Review: Cottage in the Wood, Cumbria

It looks like red squirrels are making a comeback – we saw signs up all over the Lake District telling us to watch out for the little nut-munchers as we drove about, although the only place we actually saw a red squirrel was in the garden of The Cottage in the Wood. That’s because this little restaurant with rooms is exactly what it says: a cottage in the middle of the Whinlatter Forest, described as England’s only true mountain forest. It’s a beautiful setting, with views of the brooding Skiddaw mountain across the valley and the nearest village back at the bottom of the mountain. That view, through big terrace windows, is the only thing the dining room particularly has going for it – on a nice summer evening that’s all it really needs. Service was attentive throughout.

We tried the tasting menu. It began with a very smart little “crab caesar salad” with a surprisingly flavourful lettuce foam to go with the quenelle of delicate white crab meat. Next was a sturdy terrine of duck with a neatly matched apricot and vanilla puree. Nowt wrong with it, but nowt to really fall in love with. Seared scallops were bound to be in here somewhere, but I’ll admit I’ve never had them in a satay sauce before. It worked, though other flavours work better. Perhaps if the satay had been sparkier?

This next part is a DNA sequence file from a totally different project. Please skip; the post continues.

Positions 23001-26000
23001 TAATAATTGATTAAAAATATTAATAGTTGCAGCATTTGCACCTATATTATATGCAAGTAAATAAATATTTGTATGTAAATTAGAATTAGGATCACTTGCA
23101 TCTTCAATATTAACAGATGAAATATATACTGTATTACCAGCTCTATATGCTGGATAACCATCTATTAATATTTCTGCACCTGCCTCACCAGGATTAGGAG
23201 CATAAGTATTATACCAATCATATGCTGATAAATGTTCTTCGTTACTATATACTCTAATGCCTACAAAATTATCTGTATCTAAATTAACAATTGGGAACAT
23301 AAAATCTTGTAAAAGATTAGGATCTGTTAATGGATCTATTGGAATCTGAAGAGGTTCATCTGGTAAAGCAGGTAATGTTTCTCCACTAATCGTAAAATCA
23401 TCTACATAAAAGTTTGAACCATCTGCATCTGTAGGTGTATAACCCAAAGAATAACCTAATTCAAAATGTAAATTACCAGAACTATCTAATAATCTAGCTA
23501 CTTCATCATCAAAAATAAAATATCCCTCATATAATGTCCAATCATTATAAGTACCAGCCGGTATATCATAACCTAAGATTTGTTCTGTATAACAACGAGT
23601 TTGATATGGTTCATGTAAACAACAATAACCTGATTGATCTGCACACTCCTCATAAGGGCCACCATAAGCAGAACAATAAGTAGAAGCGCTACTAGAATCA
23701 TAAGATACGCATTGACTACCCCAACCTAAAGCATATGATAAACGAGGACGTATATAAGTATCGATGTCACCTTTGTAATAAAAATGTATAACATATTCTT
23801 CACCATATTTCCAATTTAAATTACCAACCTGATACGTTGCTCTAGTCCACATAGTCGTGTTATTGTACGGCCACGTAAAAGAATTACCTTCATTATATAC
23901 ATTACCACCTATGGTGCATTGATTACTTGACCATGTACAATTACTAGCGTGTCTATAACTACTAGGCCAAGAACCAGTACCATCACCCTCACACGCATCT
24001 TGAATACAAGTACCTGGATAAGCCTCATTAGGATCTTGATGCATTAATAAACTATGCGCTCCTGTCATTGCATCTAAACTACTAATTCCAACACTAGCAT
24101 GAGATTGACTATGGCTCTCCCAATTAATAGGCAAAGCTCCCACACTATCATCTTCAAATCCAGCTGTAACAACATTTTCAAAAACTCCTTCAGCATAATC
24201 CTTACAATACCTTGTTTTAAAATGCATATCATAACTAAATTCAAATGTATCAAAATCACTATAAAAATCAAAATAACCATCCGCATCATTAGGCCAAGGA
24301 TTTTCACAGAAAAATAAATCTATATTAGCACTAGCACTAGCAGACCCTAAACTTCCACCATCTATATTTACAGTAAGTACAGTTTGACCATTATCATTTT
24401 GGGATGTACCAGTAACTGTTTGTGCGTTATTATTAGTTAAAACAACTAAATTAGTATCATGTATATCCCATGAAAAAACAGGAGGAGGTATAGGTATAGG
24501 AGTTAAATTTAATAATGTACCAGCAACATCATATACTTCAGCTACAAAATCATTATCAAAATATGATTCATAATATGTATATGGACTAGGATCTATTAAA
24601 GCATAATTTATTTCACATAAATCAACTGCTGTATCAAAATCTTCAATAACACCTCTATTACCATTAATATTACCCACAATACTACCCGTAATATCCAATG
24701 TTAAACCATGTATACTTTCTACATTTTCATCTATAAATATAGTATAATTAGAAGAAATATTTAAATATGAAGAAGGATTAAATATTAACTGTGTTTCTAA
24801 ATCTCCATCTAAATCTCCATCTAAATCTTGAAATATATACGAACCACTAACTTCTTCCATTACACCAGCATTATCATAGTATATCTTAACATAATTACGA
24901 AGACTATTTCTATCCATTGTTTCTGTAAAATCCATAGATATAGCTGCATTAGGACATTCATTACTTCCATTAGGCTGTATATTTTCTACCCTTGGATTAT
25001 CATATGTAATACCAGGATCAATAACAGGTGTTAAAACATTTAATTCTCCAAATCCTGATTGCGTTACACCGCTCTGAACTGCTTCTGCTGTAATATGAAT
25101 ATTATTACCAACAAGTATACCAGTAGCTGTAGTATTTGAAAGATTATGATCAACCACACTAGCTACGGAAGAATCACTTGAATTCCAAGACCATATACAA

Next up, the main event: a piece of belted Galloway fillet served pink with a caper puree and some pieces of local blue cheese (the name escapes me, but in the same ballpark as Stilton). Not the greatest ever bit of beef, but it did the job. I think it might have scored more flavour cooked the old fashioned way rather than water-bathed, but I admit I’m no expert! Good sauce, good gravy and the cheese paired well with the meat.

We cleaned our palates with a rum and mango trifle pre-dessert, tasty stuff, topped with a mint granita. But then finished with a pud that involved a coffee-flavoured marscapone mousse that scored nil points for flavour or texture accompanied by a block of aerated chocolate that was in effect a petit four. The bitter chocolate brittle was good.

I always have to be carefully of my conclusions when the final course is a bit disappointing – it really colours recollection of a meal. But really, this was good cooking, just nothing spectacular. For £60 I’d definitely like more fireworks in front of me. If I found myself staying here again – and I would stay here again, it’s a lovely B&B and the breakfasts are fantastic – I’d probably just eat a la carte. I don’t think I’d ever make a special trip to eat up here in the mountains if I wasn’t already coming to see the squirrels.

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